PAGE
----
How is The Firehouse different to what consumers might be accustomed to?
You could almost say that our breads are more European than people might be used to, but that’s not exactly true; the way we make our breads is really how they have been done for thousands of years. People are quick to say that soda bread is the traditional bread of Ireland, and while it has a really important role in our food culture, it wasn’t made more than 150 years ago as that’s when bicarbonate of soda was invented. So your granny or great granny may have made soda bread, but it doesn’t go on much further back than that. Before this, leavened breads were all made the same way we do here — with flour and yeast proving over a longer period of time. Once chemical raising agents were invented, the bread making process could be sped up, making it cheaper and easier to produce loaves, but there’s a lot of quality lost there. While bread baking is my passion, it is still a business. We added the buttermilk batch bread as people were interested in a softer bread option, and have also added a seedy brown bread, which is a traditional unleavened brown bread.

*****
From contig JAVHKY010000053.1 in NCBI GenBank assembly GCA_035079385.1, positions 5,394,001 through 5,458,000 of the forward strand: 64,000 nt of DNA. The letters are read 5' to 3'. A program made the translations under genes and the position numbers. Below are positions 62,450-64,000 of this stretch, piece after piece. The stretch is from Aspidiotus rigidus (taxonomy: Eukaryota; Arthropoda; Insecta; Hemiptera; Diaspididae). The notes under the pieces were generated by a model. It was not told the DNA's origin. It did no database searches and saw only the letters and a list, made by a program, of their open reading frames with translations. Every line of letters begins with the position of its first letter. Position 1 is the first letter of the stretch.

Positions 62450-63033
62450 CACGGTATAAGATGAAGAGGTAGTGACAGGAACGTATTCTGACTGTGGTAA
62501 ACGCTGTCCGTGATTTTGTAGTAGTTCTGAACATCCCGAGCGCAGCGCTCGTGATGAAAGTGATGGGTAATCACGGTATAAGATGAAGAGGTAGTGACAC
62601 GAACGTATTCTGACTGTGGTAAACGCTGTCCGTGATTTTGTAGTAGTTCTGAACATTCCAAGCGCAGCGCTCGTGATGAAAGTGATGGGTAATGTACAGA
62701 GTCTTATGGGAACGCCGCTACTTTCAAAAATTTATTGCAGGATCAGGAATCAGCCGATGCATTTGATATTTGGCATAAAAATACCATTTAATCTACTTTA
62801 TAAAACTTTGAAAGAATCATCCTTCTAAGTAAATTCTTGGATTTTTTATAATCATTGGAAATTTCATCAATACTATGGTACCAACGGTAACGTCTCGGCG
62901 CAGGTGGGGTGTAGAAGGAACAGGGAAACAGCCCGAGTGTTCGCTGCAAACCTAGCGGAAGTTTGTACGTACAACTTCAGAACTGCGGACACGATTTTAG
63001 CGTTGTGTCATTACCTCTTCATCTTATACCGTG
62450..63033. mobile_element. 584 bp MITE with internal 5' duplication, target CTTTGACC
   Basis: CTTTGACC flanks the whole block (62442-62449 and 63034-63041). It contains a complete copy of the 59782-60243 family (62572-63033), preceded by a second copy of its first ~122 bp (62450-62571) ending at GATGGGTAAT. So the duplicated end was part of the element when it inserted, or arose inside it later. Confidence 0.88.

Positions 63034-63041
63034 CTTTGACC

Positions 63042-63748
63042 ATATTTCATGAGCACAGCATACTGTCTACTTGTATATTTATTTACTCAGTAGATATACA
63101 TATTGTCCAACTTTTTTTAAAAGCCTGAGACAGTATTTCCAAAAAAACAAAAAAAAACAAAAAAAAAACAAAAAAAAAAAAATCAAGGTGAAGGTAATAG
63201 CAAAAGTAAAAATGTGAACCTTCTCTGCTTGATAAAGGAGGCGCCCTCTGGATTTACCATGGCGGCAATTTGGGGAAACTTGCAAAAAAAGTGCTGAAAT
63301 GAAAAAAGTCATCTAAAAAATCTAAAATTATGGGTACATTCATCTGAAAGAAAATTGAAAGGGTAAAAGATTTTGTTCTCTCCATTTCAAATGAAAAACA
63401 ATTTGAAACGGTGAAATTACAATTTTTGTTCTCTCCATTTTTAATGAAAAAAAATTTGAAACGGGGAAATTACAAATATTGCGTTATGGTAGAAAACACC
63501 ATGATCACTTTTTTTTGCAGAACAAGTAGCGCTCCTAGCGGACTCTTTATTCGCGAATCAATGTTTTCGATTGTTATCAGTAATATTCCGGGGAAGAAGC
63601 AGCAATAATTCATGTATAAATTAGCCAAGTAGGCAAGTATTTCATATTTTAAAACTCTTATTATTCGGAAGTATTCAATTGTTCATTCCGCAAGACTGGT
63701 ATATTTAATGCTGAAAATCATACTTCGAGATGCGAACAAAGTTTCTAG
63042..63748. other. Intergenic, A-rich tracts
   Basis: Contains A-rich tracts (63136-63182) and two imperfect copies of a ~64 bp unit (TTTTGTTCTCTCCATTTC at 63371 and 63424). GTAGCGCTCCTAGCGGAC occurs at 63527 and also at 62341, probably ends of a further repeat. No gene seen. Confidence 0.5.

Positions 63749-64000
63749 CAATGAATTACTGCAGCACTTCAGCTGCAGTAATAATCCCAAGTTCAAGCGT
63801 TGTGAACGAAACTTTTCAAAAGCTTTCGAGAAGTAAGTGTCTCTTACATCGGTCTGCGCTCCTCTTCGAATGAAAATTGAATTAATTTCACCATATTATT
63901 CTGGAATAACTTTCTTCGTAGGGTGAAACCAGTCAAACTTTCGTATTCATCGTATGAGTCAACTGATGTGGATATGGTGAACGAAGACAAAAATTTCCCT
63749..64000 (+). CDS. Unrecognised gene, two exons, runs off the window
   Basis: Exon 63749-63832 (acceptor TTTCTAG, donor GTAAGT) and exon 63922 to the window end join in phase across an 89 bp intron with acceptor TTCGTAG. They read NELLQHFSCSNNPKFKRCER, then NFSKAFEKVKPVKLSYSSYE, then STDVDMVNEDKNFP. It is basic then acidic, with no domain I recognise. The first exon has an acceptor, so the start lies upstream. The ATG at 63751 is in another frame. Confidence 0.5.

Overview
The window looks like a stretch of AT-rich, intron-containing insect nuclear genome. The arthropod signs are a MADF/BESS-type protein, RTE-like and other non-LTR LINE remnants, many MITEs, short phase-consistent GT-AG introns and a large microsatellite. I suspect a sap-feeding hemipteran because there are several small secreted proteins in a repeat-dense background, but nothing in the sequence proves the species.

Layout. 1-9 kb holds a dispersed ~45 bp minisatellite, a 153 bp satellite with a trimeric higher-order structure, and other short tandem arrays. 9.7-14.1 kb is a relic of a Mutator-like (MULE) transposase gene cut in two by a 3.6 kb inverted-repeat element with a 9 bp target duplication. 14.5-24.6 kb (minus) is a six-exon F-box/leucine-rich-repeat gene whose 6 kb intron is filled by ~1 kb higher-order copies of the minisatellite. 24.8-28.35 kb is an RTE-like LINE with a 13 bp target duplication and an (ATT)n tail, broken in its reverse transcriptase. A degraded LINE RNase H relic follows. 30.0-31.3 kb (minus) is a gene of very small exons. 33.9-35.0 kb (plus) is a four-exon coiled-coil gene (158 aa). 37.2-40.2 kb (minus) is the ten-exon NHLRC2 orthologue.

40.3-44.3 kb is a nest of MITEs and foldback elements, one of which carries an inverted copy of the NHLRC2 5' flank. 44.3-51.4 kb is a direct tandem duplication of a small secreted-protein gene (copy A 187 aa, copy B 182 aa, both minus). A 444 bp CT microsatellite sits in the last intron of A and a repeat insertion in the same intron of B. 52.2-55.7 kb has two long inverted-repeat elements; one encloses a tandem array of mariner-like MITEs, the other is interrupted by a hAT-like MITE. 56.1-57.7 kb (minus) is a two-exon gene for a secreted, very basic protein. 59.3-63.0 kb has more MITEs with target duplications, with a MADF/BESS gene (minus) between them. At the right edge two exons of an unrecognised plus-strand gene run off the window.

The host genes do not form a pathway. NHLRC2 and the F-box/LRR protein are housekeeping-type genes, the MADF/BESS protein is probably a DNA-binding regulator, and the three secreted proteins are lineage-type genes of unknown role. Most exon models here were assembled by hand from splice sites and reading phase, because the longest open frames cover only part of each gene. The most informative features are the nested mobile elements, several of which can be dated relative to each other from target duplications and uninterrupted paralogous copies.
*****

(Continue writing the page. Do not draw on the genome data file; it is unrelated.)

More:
What is the biggest draw to the courses at Heir Island?
We designed it based on what we’d want to get from a course, and that’s always the hands-on experience. We keep spaces limited so that everyone gets a chance to get their hands dirty and gets as much as possible out of the course.
How are you educating people on what makes real bread?